• for the accompanying spouse (90% of whom are women) the necessity of structuring a whole new life for him or herself. This is often particularly distressing if that spouse has given up a job or career to make the move possible and becomes financially dependent on the partner.

However, it is crucial that you take into consideration your personal relationships and work hard to counter any negative impacts that moving abroad can have. It is important that you work together with your partner through the entire process, otherwise, you could start to drift apart, and arguments will no doubt occur.

If you are completely honest with each other about all your feelings throughout, you are far less likely to find yourself in the middle of a relationship crisis. Remember that it is natural to be scared and apprehensive about moving your life to a new country but getting through it together will make everything much easier. 😊

Here are some tips that I’m sure will help both you and your spouse to stay strong throughout the whole move:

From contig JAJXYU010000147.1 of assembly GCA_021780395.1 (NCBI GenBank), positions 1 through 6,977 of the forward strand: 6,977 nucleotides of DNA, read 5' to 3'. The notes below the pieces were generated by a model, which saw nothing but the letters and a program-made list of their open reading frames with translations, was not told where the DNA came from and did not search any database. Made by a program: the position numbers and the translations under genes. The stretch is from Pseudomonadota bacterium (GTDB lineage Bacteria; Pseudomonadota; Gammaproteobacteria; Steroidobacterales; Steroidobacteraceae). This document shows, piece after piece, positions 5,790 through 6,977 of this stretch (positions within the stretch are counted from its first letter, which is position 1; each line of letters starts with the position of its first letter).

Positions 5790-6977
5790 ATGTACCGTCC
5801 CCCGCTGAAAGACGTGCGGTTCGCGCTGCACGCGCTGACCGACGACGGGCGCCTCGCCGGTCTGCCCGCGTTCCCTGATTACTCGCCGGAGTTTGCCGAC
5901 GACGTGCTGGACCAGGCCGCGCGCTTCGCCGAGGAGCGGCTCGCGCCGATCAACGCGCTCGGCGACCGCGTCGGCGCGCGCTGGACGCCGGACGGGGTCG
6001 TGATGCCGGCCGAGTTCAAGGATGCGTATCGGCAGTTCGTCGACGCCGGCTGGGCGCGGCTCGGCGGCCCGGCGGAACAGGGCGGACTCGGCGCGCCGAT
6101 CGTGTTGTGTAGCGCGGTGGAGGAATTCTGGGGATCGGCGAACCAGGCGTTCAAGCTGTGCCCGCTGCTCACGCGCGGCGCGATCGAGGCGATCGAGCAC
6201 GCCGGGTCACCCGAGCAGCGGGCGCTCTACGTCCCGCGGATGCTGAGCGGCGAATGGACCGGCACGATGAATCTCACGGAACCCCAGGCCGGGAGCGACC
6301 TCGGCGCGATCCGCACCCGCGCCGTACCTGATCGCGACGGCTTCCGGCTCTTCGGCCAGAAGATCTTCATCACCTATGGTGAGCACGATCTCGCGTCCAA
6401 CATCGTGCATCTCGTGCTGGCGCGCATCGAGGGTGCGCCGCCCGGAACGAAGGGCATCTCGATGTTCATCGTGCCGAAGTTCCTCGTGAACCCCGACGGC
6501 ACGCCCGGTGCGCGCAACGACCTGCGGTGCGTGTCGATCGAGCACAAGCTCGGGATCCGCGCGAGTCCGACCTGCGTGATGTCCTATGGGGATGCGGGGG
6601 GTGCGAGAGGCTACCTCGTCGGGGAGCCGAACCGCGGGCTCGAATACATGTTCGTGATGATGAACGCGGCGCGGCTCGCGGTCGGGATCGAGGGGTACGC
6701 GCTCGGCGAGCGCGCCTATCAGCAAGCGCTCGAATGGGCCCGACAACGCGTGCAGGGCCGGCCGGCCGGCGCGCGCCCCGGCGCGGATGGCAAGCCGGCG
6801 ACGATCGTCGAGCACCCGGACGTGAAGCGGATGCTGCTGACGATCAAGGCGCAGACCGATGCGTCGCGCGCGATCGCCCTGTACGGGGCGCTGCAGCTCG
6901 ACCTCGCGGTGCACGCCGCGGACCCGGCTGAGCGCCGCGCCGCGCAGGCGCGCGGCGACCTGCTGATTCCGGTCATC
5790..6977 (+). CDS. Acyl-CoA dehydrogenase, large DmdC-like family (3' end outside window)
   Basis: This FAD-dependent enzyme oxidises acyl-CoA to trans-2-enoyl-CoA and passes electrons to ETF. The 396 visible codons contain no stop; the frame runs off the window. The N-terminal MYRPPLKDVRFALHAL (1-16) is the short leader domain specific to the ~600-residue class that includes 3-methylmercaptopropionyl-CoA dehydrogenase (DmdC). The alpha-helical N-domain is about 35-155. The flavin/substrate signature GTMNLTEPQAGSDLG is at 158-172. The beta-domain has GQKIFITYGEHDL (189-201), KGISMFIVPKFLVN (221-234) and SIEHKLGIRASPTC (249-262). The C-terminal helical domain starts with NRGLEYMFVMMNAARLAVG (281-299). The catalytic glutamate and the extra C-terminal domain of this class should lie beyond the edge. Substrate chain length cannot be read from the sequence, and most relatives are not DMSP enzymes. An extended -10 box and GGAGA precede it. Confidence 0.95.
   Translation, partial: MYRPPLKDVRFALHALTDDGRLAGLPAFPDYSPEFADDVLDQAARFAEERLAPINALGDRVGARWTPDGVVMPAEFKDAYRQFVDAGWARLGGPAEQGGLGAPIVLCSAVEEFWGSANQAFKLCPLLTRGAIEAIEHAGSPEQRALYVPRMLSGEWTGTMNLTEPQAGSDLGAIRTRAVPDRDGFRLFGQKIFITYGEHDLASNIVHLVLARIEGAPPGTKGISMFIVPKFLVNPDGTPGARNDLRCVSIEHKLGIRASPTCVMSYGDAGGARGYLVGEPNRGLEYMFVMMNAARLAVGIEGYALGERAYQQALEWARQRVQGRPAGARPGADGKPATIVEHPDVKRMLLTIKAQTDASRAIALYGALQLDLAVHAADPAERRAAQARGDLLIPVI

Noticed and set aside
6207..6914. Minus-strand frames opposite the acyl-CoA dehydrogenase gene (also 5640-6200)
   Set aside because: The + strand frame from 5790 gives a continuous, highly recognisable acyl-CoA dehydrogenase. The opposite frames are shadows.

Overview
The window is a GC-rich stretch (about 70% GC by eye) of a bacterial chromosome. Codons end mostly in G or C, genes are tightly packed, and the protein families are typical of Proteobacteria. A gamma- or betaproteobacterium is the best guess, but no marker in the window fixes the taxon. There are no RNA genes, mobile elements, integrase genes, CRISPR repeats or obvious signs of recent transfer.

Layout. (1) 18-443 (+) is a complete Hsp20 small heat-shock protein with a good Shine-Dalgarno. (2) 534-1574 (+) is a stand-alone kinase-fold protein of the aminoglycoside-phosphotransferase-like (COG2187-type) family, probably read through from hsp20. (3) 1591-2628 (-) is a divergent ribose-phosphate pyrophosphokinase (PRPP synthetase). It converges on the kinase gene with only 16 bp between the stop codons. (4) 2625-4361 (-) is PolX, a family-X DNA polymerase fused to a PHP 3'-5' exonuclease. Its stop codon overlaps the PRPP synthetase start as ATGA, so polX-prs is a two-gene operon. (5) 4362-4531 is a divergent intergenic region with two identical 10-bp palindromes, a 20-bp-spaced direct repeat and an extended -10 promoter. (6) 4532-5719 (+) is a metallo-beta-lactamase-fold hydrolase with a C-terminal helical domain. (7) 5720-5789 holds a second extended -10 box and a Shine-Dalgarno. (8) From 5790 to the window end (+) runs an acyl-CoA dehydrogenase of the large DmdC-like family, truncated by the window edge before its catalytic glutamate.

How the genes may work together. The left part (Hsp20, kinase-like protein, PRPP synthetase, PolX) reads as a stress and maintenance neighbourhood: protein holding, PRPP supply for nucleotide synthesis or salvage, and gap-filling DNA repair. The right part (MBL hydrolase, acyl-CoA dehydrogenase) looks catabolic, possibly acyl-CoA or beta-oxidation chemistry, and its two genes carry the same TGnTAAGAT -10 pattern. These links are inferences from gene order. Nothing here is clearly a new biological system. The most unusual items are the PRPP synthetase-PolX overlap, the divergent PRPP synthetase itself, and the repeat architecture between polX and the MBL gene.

• The best expat relationships involve strong and open communication between both partners. If you are moving for a job, make sure your partner is fully aware of all contractual obligations, as well as the package you will be receiving, job role and expected duration of contract. Involve them in selecting benefits (where applicable) and in defining your strategy when negotiating your contract. Use every resource on offer for your move.  Accept all help and advice as this will make everything so much easier for both of you. Your moving company will be able to help with the packing and may also be able to provide practical assistance to help you settle into your new life. Friends and family will also be on standby to help with anything that may need it.
  • Expat relationships depend upon mutual help and support. If your partner is giving up a career to move with you, look into the possibility of them finding suitable work in your host country.  Actively help your partner to research potential job opportunities and help them to establish methods of acquiring the relevant work permit or working visa. If working will not be possible, encourage them to consider other alternatives, such as studying or starting their own business. Put as many plans in place as you can before you move, so that you are both immediately occupied with things to do. This will help you both to settle in and will help to avoid homesickness.